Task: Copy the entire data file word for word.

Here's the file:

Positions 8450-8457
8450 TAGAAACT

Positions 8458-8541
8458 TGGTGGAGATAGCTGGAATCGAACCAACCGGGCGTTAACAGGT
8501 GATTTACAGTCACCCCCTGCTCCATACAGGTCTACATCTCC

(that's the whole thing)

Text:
Positions 8450-8457
8450 TAGAAACT

Positions 8458-8541
8458 TGGTGGAGATAGCTGGAATCGAACCAACCGGGCGTTAACAGGT
8501 GATTTACAGTCACCCCCTGCTCCATACAGGTCTACATCTCC